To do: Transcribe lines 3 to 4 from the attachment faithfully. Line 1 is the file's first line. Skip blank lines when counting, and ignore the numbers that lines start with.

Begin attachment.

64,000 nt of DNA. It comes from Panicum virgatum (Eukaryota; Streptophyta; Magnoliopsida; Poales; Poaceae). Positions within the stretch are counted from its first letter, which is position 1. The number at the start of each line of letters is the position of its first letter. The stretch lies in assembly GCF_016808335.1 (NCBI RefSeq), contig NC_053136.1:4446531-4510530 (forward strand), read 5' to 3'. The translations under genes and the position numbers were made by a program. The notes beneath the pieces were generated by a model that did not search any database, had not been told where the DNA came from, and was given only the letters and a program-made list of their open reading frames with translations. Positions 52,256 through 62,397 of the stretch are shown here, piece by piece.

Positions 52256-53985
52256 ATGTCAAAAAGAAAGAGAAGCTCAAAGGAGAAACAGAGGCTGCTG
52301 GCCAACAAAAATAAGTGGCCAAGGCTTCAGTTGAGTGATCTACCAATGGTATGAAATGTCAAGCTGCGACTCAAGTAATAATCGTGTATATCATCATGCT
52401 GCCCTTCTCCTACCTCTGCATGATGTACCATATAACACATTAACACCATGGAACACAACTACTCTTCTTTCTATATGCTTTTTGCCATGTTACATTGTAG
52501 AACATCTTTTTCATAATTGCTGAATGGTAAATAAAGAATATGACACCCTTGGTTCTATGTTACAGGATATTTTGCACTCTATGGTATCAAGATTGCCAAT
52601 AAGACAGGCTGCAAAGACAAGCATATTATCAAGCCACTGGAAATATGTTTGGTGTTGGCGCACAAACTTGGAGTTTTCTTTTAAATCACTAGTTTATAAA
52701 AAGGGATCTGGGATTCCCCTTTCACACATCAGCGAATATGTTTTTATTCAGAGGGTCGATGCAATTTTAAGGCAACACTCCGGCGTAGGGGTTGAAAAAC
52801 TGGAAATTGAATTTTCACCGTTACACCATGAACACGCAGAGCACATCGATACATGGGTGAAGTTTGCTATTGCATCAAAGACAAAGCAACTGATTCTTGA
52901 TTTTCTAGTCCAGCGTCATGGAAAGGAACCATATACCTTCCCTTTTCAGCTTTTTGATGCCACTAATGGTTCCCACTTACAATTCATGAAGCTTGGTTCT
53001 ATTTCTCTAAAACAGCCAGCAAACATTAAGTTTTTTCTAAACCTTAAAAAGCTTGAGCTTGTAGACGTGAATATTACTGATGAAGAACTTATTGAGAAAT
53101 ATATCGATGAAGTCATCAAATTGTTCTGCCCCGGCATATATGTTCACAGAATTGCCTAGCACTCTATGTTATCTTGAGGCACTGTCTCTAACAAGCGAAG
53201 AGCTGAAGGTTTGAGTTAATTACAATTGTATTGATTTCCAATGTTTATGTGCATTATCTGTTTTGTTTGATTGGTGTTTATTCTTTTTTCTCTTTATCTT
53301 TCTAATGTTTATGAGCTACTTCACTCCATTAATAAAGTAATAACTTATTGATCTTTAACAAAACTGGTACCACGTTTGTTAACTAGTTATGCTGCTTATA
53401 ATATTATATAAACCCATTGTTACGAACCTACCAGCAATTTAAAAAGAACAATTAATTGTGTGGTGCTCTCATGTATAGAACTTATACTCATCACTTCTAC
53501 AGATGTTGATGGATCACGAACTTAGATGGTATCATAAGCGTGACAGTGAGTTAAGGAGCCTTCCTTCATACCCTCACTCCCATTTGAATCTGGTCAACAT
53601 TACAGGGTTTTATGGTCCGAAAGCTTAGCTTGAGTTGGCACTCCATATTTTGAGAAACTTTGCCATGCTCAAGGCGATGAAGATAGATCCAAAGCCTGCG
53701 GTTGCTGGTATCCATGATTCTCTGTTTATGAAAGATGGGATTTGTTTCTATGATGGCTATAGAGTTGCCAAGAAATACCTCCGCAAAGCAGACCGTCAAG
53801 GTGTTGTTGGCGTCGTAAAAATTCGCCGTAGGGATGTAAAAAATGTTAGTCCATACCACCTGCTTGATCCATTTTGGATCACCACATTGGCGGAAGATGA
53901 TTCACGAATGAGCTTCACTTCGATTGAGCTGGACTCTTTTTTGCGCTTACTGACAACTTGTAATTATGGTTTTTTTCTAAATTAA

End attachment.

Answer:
52256 ATGTCAAAAAGAAAGAGAAGCTCAAAGGAGAAACAGAGGCTGCTG
52301 GCCAACAAAAATAAGTGGCCAAGGCTTCAGTTGAGTGATCTACCAATGGTATGAAATGTCAAGCTGCGACTCAAGTAATAATCGTGTATATCATCATGCT